Pick your Adventure at Ozette

Tucked away in the westernmost recesses of Olympic National Park, the Ozette area provides access to remote coastline; boasts the third-largest natural lake in the state; and is a birder’s paradise, where you may encounter peregrine falcons, marbled murrelets, Harlequin ducks, and a host of other feathered friends. 

Day Hike

For those looking for an easy day hike to the beach, the roughly 3-mile long trails out to both Cape Alava (the western-most point in the contiguous 48 states) to the north, and Sand Point to the south are well-maintained and mostly boardwalk to protect the fragile wetland ecosystem, which makes the trails easily accessible to the entire family.

The points are very different. Cape Alava is rocky and rugged, with campsites nestled into grassy knolls above the rocks. Sand Point is wide-open sandy beach as far as the eye can see. 

Both trails begin and end at the parking area near the Ozette ranger station and are approximately 3 miles long for a 6-mile roundtrip out and back. Adding the coastal section between the two points creates a triangle, which adds up to a nice 9.3-mile loop. 

As you walk the mossy old-growth forest trails toward the beach, you may encounter deer, black bears, and other wildlife. Once you arrive on the beach, you may see playful otters frolicking in the surf, seals sunning themselves on the sand, and even migrating gray whales if you go at the right time of year. Don’t forget a camera and binoculars.

Backpacking Trip

For those with a greater thirst for adventure, the full triangle makes a great backpacking trip. If you stay the night, you may awaken to the giggling sound of bald eagles in the trees overhead. 

A wilderness permit is required and can be picked up, along with any last-minute road, trail, or weather information from the Wilderness Information Center in Port Angeles or the Visitor Center in Forks.

Rich in Culture and History

In addition to natural beauty, this area is rich in cultural resources. Wedding rocks, approximately 1-mile South of Cape Alava, has more than 40 boulders bearing images etched by the Makah and Ozette tribes about 300 years ago. 

When you’re stopping at an information center to pick up your permit, ask for information sheets to assist you in locating and identifying the petroglyphs. As with any archaeological resource, please do not touch them; the oils from human skin can damage them.

North of Cape Alava, just past the old Makah ranger station, is the site of a former whaling village that was covered by a mudslide approximately 500 years ago; more than 60,000 artifacts were recovered from this site, many of which are on display at the Makah Tribal Museum at Neah Bay.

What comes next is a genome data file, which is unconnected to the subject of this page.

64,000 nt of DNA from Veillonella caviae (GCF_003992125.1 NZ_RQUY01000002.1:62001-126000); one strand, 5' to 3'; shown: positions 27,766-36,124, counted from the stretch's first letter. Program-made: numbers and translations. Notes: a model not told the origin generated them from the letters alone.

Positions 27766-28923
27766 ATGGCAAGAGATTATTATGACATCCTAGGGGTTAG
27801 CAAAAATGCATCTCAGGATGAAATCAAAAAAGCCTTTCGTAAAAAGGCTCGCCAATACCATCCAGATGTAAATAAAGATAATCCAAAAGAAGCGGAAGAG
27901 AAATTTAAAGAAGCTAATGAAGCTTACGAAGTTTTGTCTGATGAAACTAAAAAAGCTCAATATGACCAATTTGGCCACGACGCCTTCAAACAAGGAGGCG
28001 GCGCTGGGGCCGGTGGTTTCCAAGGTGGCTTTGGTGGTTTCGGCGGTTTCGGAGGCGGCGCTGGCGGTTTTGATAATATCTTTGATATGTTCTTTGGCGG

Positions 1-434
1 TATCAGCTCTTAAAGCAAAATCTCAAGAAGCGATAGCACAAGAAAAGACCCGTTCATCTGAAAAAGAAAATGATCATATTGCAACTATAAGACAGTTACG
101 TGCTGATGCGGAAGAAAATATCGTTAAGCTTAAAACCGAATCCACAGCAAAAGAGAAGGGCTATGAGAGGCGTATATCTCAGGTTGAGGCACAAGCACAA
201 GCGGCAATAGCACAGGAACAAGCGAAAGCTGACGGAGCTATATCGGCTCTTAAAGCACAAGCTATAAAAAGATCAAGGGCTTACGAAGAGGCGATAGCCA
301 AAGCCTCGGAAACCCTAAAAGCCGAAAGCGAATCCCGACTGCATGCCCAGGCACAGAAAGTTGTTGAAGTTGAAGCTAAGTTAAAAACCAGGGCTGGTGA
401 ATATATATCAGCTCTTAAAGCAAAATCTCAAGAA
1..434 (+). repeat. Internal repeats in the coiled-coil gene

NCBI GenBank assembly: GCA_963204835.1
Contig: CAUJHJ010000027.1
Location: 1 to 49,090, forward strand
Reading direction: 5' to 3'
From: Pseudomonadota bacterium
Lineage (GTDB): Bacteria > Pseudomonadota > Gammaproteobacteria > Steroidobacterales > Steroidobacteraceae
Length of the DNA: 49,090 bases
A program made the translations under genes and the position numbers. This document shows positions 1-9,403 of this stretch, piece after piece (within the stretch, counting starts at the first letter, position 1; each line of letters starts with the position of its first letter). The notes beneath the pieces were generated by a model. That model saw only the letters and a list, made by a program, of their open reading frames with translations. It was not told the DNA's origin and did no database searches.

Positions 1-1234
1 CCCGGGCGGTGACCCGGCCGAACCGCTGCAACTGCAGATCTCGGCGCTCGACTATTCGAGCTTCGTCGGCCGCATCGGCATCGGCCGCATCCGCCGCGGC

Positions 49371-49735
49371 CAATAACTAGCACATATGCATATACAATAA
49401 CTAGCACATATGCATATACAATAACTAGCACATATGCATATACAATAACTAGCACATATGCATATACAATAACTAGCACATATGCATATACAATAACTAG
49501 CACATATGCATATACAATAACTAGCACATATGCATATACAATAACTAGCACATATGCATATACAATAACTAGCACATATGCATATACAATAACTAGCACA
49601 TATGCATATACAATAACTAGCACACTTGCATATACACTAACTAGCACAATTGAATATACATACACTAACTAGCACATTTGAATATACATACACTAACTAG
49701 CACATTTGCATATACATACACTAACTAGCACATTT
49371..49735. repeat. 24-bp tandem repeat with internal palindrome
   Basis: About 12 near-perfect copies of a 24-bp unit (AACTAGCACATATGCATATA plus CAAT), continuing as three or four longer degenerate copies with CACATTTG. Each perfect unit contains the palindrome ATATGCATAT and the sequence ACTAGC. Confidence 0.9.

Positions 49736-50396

Get on the Water

L. Lisa Lawrence

For those who like to experience the wilderness from a canoe or kayak, there is a boat launch at the Ozette ranger station. It is a 4-mile paddle to Ericson’s Bay Camp. There is a National Park Service campground at Lake Ozette with 15 sites available on a first-come, first-served basis for those who want the comforts of car camping and/or a base of operation for several days of exploring.

Whether you prefer to day hike, backpack, car camp, or get in a boat and paddle, Ozette is an amazing, unspoiled area, rich in wildlife, scenery, and cultural history, that everyone should visit at least once.

Good to Know

  • Pets are not allowed in Olympic National Park.
  • Permits for overnight camping are required year-round; reservations are recommended between May 1 and Sept. 30.
  • Hard-sided bear canisters are required for food storage. This area is home to rodents and raccoons that can tear up your tent or pack in search of a forgotten energy bar or bag of nuts. If you do not have your own bear canister, you can borrow one from the Olympic National Park Wilderness Information Center in Port Angeles when you pick up your permit.
  • Check the tides before your trip, and carry a tide chart. At low tide, you can walk along the shore and explore the boulders. At high tide, you need to get to higher ground. You will need to take the headlands trail and climb up over the formations. The headland trails are steep, and some areas have ropes to assist.
  • For cabin rentals and other camping opportunities outside of the park, you can visit clallambay.com/
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